Usually when people sing along to the “Ghostbusters” song by Ray Parker, Jr., and they get to the “Who you gonna call?” part, they don’t yell out, “MY! AGENT!” But as writer Dan Hanks explains in the following email interview about his British folklore- and nostalgia-infused supernatural fantasy adventure novel Swashbucklers (paperback, Kindle, audiobook), that’s exactly what he did…when he got home.
Photo Credit: Janet Broughton
To start, what is Swashbucklers about, and when and where does it take place?
Swashbucklers is a story about former child heroes who once (secretly) saved their town from an ancient evil and have to team up again as adults to do it all again. However, this time they have to juggle school runs and everything else that goes with being a parent.
It’s set in a not-so-fictional version of the town where I live, and it takes place this Christmas 2021.
Where did you get the idea for Swashbucklers?
It’s a long story, but the idea for the characters and their predicament came from two words — “teenage ghostbusters” — that popped into my head when my kids and I were listening to Ray Parker, Jr.’s “Ghostbusters” song in the car on the way to school several years ago. Those two words made me write a book about teenage ghostbusters and led to me getting signed with my wonderful agent, but although a deal followed, it didn’t eventuate.
A year later, the characters wouldn’t leave me alone. I knew I wanted to tell more stories with them. So I had a think about what else I could do and the idea popped into my head that I could write a sequel where they’re older, that could actually act as the first (or only) book. We’d only hear snippets of their original adventure, and it would be focused on them being middle-aged, parents, struggling with adult responsibilities, and generally exhausted by life — yet they have to reunite to save the day again somehow.
It’s a little like if we got a Goonies sequel now, but never had the first film. What would they remember from that adventure when they were kids? Would they have had successful lives? What if one of them hadn’t been able to let go of that moment of excitement and adventure, would that have affected how they’d grown up? Aside from the fun of having parents as ghostbusters, there were some other interesting ideas in there I wanted to play with.
And is there a reason why you had the ghost also be a pirate as opposed to the ghost of a serial killer or insurance claims adjuster or something else?
Ha! No good reason — I just thought it would be cool. Where we live is in the middle of England, in the hilly Peak District, so I thought it would be surprising and fun to have a pirate associated with this land-locked town.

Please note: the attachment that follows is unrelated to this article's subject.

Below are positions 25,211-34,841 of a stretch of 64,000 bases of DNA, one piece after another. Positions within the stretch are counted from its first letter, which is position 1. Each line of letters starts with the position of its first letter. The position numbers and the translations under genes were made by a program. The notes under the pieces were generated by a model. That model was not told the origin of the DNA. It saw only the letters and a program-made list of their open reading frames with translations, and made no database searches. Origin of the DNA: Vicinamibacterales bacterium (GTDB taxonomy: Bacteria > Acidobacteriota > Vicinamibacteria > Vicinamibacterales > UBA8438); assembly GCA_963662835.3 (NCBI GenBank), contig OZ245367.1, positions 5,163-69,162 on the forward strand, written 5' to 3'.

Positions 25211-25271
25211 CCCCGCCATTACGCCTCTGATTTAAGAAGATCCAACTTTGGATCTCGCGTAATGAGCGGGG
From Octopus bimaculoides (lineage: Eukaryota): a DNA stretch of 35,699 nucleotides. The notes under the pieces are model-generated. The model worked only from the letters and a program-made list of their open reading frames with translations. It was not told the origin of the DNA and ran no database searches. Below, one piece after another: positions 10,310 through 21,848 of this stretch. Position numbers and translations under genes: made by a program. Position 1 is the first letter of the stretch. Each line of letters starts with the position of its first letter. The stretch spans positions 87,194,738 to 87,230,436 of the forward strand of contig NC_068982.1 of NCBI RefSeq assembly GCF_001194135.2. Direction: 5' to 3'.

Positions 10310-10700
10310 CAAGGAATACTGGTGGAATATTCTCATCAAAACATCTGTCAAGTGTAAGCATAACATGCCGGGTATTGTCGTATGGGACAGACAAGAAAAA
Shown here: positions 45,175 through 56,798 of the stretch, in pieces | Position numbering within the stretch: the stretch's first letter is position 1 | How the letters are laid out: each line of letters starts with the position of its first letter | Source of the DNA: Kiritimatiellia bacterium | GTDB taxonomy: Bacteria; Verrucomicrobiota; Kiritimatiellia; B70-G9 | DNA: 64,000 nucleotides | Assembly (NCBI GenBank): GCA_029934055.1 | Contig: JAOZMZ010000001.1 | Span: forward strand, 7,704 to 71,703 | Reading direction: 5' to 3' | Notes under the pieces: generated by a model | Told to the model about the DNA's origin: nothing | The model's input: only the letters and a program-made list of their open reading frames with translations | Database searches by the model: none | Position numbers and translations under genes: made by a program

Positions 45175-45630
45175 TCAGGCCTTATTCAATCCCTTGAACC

Although the insurance claims adjuster is now going to appear in future books, thank you for that.
You’re welcome. I’ll send you my routing number for the royalty checks. Anyway…it sounds like Swashbucklers is a supernatural fantasy adventure story. Is that how you’d describe it?
I would have said that perfectly describes it when I started writing. But there is a strong theme of nostalgia in here, and so somewhere along the way it took on a whole British folklore vibe as well, which is a lot to do with my childhood love of a couple of books: Enid Blyton’s The Enchanted Wood and Sheila K. McCullagh’s Tim And The Hidden People. So there is a little bit of genre-mashing.
Swashbucklers is your second novel after Captain Moxley And The Embers Of The Empire. Are there any writers, or maybe specific stories, that had a big influence on Swashbucklers but not on Captain Moxley?
Stephen King’s It played its part, although I strived to make sure I treated the idea of adults returning to fight the same evil they encountered as kids as differently as possible. The aforementioned children’s books were key, too. Plus, admittedly, I enjoyed the guilty pleasure of all the ’80s pop culture references in [Ernest Cline’s] Ready Player One and wanted to play with that nostalgic element in my own way here.
How about non-literary influences; was Swashbucklers influenced by any movies, TV shows, or games?
Ghostbusters and Goonies are the obvious two. Gremlins for its horror-at-Christmas fun. And more recently Stranger Things, although I suppose that doesn’t count as it itself was a mix of all those ’80s adventures (but I will mention it anyway because I love it).